October 2021 was a big month for legal changes in the Intellectual Property arena, with numerous changes to legislation coming into effect. Most significantly, the Rules of the Superior Courts (Intellectual Property Proceedings) 2021 (S.I. 530 of 2021) has amended Order 63A (Commercial Proceedings) and Order 94 (Patents, Designs, Copyright), including by establishing a dedicated Intellectual Property and Technology List within the Commercial Division of the High Court.
Order 63A RSC is amended to enable a judge to assign Intellectual Property proceedings or proceedings involving issues of “technological complexity in any field of industry” to this list. This may include Intellectual Property disputes below a value of €1 million, which is the usual threshold value for entry to the Commercial List (though not disputes with a value of less than €75,000, which will fall to be dealt with by the Circuit Court, as outlined below). This statutory instrument applies to any proceedings commenced from 22 October 2021.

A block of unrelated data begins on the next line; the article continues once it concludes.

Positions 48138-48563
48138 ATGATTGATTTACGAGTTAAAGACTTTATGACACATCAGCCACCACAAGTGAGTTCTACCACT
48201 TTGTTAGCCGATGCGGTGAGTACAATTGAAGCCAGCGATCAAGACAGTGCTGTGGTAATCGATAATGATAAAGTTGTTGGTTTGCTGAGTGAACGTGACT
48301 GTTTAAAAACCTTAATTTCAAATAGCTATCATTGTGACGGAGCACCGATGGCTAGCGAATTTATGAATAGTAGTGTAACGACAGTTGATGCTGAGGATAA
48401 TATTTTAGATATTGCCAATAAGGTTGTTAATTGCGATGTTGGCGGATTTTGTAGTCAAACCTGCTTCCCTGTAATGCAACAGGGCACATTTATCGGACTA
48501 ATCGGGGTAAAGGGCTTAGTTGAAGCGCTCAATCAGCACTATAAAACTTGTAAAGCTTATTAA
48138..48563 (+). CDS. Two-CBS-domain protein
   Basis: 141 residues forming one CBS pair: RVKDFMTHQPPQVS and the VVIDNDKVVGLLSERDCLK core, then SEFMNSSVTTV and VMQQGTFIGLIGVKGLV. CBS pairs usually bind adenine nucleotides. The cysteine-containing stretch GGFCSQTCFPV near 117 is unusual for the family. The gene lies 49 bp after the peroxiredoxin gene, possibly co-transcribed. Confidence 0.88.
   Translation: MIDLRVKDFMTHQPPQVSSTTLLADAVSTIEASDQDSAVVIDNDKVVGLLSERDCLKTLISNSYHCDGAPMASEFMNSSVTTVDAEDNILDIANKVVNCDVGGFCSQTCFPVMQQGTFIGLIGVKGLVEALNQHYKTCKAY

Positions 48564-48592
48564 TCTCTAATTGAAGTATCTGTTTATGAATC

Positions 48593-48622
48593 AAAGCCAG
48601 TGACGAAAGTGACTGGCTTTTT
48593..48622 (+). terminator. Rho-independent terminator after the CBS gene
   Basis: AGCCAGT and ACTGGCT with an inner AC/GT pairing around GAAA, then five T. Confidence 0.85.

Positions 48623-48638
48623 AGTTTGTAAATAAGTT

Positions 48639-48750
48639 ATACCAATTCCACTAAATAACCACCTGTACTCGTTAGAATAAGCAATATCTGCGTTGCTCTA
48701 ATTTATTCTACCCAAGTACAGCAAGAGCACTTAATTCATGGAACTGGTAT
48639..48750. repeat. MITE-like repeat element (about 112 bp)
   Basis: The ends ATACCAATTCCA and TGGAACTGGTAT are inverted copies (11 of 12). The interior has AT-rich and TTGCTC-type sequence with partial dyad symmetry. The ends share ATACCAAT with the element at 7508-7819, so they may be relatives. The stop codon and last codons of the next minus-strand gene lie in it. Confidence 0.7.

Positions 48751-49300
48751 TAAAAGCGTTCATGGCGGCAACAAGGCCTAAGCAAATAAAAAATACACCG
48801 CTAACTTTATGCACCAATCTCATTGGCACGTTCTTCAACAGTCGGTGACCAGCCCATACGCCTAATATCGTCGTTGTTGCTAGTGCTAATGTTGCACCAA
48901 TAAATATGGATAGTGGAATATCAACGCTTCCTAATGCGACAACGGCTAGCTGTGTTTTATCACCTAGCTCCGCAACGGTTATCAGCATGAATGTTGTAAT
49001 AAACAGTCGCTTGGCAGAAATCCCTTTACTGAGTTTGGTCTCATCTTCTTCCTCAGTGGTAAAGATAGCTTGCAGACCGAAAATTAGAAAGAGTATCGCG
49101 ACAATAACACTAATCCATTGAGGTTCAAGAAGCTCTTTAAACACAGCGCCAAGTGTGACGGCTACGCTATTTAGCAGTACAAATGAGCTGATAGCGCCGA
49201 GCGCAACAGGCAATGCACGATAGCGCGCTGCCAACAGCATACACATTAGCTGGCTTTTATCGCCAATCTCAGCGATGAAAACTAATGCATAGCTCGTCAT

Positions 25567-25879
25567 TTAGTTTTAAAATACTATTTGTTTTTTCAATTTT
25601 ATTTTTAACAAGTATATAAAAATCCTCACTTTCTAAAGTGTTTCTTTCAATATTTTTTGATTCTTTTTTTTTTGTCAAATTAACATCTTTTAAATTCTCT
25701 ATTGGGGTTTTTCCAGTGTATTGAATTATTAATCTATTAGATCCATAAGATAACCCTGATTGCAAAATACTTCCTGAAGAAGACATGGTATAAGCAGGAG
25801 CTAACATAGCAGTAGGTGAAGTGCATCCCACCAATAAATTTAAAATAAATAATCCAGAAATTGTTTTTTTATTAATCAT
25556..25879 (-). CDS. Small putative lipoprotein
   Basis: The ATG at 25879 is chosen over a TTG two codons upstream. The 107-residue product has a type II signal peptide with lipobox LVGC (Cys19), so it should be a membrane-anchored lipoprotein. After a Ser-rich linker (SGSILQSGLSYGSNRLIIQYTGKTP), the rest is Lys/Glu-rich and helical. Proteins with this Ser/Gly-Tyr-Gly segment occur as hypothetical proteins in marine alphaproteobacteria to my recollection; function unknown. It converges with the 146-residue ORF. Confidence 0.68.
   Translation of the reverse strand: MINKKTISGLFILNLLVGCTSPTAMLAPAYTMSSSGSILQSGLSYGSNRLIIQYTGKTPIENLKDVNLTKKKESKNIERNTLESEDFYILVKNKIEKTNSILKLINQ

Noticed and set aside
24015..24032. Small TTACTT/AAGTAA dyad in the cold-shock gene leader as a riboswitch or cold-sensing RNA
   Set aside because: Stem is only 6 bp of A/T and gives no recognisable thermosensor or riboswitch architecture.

Additionally, the Circuit Court Rules (Intellectual Property) 2021 (S.I. No. 499/2021) (operational from 12 October 2021) extend the jurisdiction of the Circuit Court to €75,000 in order to enable it to hear a wider range of Intellectual Property disputes of a lesser value.
These reforms give effect to recommendations which were proposed in the “Review of the Administration of Civil Justice Report” which was published in October 2020 by a team chaired by former High Court President, Mr Justice Peter Kelly.
High Court Intellectual Property Proceedings